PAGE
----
RO/DI stands for Reverse Osmosis and Deionization. The product is a multi-stage water filter, which takes in ordinary tap water and produces highly purified water.
Tap water often contains impurities that can cause problems. These may include phosphates, nitrates, chlorine, and various heavy metals. Excessive phosphate and nitrate levels can cause an algae bloom. Copper is often present in tap water due to leaching from pipes and is highly toxic to invertebrates. An RO/DI filter removes practically all of these impurities.
There are typically four stages in a RO/DI filter:
- Sediment filter
- Carbon block
- Reverse osmosis membrane
- Deionization resin
If there are less than four stages, something was left out. If there are more, something was duplicated.
The sediment filter, typically a foam block, removes particles from the water. Its purpose is to prevent clogging of the carbon block and RO membrane. Good sediment filters will remove particles down to one micron or smaller.
The carbon, typically a block of powdered activated carbon, filters out smaller particles, adsorbs some dissolved compounds, and deactivates chlorine. The latter is the most important part: free chlorine in the water will destroy the RO membrane.
The RO membrane is a semi-permeable thin film. Water under pressure is forced through it. Molecules larger/heavier than water (which is very small/light) penetrate the membrane less easily and tend to be left behind.
The DI resin exchanges the remaining ions, removing them from the solution.
There are three types of RO membrane on the market:
- Cellulose Triacetate (CTA)
- Thin Film Composite (TFC)
- Poly-Vinyl Chloride (PVC)
The difference between the three concerns how they are affected by chlorine: CTA membranes require chlorine in the water to prevent them from rotting. TFC membranes are damaged by chlorine and must be protected from it. PVC membranes are impervious to both chlorine and bacteria.
Reverse osmosis typically removes 90-98% of all the impurities of significance to the aquarist. If that is good enough for your needs, then you don’t need the DI stage. The use of RO by itself is certainly better than plain tap water and, in many cases, is perfectly adequate.
RO by itself might not be adequate if your tap water contains something that you want to reduce by more than 90-98%.
A DI stage by itself, without the other filter stages, will produce water that is pretty much free of dissolved solids. However, DI resin is fairly expensive and will last only about 1/20th as long when used without additional filtration. If you’re only going to buy either a RO or a DI, it would be best to choose the RO, unless you only need small amounts of purified water.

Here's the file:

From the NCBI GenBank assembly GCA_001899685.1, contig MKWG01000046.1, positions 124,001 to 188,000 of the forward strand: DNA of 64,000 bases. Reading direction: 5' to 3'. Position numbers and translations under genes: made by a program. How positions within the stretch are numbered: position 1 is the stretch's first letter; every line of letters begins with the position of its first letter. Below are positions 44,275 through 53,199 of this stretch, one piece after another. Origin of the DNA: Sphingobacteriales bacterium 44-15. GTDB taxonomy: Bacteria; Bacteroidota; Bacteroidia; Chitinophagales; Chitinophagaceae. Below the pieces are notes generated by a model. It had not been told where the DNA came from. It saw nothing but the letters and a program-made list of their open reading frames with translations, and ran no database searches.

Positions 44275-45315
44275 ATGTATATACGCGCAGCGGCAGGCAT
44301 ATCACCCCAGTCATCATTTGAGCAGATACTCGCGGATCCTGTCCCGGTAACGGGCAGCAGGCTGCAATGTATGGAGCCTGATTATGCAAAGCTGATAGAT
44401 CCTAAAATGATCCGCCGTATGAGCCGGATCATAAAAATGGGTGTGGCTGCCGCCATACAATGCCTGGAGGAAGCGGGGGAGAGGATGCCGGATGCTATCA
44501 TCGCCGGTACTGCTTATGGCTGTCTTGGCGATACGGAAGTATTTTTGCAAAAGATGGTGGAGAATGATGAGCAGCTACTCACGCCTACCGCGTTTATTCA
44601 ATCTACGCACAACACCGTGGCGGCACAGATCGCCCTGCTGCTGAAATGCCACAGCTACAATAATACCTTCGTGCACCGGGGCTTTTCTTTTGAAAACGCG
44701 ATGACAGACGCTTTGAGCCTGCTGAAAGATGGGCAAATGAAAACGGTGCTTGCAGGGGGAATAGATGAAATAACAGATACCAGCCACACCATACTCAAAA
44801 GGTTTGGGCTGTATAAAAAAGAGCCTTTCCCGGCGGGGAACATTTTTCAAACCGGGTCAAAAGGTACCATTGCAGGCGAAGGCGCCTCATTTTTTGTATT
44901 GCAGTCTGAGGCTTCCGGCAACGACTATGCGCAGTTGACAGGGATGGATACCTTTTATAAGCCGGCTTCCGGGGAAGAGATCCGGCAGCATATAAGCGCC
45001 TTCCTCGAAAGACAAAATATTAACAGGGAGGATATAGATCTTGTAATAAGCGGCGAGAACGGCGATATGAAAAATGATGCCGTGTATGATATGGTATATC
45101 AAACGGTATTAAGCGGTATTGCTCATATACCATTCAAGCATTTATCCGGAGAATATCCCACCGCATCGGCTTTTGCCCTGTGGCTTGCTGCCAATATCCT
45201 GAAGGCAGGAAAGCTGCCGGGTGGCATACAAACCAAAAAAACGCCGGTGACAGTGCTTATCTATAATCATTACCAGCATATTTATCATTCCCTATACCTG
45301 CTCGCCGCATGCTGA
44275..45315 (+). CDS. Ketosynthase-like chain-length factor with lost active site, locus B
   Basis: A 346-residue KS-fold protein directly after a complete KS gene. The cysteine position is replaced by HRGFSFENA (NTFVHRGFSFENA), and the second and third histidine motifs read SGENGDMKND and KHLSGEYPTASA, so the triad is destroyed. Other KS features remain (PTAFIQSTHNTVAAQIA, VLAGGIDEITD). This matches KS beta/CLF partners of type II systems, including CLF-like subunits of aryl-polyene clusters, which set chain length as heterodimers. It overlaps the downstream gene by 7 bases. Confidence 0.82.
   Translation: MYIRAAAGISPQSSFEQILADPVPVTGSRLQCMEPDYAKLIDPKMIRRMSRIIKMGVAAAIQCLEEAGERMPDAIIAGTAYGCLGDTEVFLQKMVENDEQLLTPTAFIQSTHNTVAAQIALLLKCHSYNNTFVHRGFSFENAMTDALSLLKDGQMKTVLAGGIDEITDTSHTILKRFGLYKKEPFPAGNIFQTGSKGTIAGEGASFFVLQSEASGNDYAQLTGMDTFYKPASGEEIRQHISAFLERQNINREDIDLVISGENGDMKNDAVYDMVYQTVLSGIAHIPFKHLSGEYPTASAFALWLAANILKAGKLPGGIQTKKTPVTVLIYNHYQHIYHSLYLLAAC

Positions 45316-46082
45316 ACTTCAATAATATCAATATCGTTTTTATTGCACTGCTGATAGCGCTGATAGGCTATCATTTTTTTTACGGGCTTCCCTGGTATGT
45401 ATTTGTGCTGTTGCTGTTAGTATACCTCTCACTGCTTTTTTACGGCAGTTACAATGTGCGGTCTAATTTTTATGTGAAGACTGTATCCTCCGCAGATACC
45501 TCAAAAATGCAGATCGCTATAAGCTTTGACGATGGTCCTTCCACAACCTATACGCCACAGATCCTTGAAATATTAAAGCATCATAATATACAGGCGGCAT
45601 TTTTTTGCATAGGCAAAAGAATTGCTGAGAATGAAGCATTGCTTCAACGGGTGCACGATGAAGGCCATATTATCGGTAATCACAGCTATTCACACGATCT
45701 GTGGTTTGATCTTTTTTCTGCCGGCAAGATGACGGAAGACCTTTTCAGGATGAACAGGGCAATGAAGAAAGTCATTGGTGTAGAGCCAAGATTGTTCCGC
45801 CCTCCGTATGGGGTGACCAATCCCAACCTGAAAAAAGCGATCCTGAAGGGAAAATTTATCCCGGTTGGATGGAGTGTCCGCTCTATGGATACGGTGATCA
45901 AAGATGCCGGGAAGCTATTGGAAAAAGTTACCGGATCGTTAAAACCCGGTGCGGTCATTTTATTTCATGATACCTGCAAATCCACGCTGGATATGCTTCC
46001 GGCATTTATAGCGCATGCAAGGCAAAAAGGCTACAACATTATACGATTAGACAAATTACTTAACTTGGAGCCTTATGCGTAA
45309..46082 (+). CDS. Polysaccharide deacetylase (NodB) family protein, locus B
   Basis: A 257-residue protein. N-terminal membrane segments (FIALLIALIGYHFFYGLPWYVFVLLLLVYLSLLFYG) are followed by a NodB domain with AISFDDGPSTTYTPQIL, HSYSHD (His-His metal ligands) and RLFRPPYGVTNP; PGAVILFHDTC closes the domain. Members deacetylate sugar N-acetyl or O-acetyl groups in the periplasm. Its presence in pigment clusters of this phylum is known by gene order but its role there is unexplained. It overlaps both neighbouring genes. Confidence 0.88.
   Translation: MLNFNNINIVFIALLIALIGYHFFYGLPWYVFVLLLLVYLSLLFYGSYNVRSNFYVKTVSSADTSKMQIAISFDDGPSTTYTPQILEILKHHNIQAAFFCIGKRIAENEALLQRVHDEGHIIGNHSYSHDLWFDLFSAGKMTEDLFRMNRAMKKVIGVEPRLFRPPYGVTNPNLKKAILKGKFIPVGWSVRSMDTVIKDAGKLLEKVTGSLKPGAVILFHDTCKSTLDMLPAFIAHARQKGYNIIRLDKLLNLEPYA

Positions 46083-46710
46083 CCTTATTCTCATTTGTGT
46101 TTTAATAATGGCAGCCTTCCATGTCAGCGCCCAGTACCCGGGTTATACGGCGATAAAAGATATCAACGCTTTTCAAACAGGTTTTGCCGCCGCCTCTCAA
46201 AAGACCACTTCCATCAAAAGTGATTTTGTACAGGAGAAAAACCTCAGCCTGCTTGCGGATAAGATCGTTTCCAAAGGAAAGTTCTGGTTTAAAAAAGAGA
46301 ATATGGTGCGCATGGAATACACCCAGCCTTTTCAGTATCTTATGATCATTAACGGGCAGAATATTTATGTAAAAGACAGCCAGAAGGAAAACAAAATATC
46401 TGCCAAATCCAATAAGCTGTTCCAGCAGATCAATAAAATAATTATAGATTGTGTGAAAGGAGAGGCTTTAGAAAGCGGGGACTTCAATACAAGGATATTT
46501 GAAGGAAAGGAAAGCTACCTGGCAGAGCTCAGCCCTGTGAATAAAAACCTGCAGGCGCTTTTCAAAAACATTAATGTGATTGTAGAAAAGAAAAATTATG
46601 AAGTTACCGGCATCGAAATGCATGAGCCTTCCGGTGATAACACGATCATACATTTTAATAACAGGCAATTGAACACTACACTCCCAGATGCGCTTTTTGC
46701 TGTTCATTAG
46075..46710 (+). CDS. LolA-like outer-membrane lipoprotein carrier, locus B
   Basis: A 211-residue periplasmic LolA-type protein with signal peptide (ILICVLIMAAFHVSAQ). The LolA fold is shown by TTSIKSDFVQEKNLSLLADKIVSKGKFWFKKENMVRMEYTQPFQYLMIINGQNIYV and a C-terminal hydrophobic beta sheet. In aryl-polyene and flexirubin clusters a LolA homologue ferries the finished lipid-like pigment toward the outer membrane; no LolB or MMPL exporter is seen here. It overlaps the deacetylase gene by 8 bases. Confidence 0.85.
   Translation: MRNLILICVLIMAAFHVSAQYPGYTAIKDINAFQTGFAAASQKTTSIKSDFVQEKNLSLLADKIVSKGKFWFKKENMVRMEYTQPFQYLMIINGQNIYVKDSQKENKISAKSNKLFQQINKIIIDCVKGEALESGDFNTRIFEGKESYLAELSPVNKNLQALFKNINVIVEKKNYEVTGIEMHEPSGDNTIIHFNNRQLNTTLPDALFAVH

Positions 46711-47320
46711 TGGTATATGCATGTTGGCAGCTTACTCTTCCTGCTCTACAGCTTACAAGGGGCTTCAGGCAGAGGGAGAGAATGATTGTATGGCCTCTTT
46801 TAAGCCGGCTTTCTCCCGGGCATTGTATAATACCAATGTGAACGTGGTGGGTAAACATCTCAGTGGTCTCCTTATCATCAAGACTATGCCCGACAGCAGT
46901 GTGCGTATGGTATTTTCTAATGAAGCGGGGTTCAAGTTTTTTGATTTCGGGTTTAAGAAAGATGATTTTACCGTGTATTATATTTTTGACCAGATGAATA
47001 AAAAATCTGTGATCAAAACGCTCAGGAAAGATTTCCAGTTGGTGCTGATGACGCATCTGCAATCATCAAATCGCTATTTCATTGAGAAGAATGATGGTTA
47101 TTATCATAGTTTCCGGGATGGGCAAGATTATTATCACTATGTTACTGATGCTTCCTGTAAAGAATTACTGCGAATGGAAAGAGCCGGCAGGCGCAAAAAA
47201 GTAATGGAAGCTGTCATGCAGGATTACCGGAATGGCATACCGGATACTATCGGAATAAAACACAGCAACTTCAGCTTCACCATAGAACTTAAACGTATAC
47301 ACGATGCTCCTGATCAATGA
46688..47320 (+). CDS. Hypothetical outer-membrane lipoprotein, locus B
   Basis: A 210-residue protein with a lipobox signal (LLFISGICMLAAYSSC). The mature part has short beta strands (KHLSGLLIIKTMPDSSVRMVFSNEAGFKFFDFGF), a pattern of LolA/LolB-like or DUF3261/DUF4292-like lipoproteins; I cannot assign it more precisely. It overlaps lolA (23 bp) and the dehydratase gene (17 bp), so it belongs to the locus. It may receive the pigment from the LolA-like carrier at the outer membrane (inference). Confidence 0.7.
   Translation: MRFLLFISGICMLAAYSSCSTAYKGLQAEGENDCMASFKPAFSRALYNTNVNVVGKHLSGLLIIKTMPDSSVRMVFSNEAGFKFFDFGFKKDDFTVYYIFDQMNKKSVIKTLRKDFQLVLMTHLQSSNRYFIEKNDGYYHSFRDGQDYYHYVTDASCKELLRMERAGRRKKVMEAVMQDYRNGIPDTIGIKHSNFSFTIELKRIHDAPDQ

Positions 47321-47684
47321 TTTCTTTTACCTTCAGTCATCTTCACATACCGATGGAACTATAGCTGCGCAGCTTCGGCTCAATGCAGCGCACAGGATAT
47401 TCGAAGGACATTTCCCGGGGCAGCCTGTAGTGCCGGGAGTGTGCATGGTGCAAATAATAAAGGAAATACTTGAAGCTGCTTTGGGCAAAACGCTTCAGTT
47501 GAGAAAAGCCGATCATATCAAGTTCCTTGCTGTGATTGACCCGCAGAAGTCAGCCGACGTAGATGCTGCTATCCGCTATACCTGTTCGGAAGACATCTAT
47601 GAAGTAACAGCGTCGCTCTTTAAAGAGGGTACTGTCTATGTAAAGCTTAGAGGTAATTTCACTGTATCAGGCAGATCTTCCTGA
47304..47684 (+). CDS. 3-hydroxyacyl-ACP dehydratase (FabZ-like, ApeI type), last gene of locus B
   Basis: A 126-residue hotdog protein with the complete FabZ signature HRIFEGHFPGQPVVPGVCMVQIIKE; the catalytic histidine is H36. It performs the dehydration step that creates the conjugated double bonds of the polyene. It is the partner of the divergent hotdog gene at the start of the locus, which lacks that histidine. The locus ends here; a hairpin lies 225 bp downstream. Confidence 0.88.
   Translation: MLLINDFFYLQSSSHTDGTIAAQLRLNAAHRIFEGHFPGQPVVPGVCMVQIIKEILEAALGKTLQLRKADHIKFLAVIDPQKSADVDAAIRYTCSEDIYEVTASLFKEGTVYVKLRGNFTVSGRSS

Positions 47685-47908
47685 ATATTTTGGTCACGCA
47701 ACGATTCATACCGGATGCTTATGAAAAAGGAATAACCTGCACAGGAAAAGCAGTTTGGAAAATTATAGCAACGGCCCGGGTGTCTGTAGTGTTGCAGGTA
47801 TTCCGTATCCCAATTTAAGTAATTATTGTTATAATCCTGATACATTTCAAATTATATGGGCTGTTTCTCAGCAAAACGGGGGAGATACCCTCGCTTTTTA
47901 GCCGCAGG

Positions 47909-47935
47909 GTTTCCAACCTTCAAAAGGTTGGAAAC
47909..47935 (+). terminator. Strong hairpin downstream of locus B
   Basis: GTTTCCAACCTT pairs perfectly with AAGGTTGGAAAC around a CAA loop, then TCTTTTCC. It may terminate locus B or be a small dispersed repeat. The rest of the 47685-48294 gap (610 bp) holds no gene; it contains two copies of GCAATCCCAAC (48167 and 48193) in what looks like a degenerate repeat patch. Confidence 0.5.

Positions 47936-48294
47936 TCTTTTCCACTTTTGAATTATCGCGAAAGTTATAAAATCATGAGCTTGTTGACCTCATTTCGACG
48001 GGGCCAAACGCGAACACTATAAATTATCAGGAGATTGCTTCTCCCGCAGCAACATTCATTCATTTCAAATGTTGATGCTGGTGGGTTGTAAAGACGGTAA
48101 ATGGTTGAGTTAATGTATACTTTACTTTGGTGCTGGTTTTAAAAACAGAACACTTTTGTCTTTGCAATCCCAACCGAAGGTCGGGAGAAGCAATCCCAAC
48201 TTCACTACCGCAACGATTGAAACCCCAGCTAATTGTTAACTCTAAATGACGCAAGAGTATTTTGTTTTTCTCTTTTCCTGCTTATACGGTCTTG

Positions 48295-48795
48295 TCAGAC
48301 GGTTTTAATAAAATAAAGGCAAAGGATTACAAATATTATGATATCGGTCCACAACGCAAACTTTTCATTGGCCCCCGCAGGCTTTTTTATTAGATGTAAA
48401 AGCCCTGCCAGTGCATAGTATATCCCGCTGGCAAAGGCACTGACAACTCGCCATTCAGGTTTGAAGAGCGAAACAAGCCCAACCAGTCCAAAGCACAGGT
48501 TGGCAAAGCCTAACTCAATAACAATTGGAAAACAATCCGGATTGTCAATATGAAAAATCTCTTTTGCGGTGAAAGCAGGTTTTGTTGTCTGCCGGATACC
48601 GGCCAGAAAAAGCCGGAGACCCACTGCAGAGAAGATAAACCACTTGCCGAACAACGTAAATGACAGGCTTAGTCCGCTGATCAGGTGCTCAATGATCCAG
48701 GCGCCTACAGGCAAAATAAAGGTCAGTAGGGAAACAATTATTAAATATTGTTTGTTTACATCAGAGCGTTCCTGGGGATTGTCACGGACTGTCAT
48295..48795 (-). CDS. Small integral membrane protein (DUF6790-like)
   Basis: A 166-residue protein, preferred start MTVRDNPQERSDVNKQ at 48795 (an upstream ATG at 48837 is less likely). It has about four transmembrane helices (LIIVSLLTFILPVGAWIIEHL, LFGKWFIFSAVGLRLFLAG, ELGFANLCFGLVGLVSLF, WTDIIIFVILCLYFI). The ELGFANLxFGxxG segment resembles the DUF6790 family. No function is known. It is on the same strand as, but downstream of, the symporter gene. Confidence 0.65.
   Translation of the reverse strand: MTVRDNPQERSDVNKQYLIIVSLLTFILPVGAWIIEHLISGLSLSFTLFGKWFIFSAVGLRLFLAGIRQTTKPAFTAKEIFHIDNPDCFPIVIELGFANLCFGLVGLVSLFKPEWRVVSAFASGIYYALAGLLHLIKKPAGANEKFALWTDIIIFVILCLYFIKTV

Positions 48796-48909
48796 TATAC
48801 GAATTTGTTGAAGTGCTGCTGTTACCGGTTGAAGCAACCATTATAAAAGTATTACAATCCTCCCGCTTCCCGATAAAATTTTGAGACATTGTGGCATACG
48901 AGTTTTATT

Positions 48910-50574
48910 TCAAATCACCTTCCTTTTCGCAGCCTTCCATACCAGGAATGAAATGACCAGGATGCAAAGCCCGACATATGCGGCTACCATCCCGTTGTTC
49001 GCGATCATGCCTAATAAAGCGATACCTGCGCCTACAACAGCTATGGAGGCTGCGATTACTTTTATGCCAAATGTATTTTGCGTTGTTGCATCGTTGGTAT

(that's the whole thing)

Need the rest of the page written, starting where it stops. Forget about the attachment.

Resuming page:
Duplicating stages can extend their life and improve their efficiency. For example, if you have two DI stages in series, one can be replaced when it’s exhausted without producing any impure water. If you have both a 5-micron sediment filter and a 1-micron filter, they will take longer to clog up. If there are two carbon stages, there will be less chlorine attacking the TFC membrane. Whether the extra stages are worth the extra money is largely a matter of circumstance and opinion.
RO/DI capacities are measured in gallons per day (GPD), and typically fall within the 25-100 GPD range. The main difference between these units is the size of the RO membrane. Other differences are (a) the flow restrictor that determines how much waste water is produced, (b) the water gets less contact time in the carbon and DI stages in high-GPD units than low-GPD units, and (c) units larger than 35 GPD typically have welded-together membranes.
As a result of the membrane welding and the reduced carbon contact time, RO membranes larger than 35 GPD produce water that is slightly less pure. This primarily affects the life of the DI resin.
Most aquarists won’t use more than 25 GPD averaged over time. If you have a decent size storage container, that size should be adequate. A higher GPD rating comes in handy, however, when filling a large tank for the first time or in emergencies when you need a lot of water in a hurry.
The advertised GPD values assume ideal conditions, notably optimum water pressure and temperature. The purity of your tap water also affects it. In other words, your mileage will vary.
An RO filter has two outputs: purified water and wastewater. A well-designed unit will have about 4X as much wastewater as purified water. The idea is that the impurities that don’t go through the membrane get flushed out with the wastewater.
There is nothing particularly wrong with the wastewater except for a slightly elevated dissolved solid content. It may actually be cleaner than your tap water because of the sediment and carbon filters. Feel free to water your plants with it.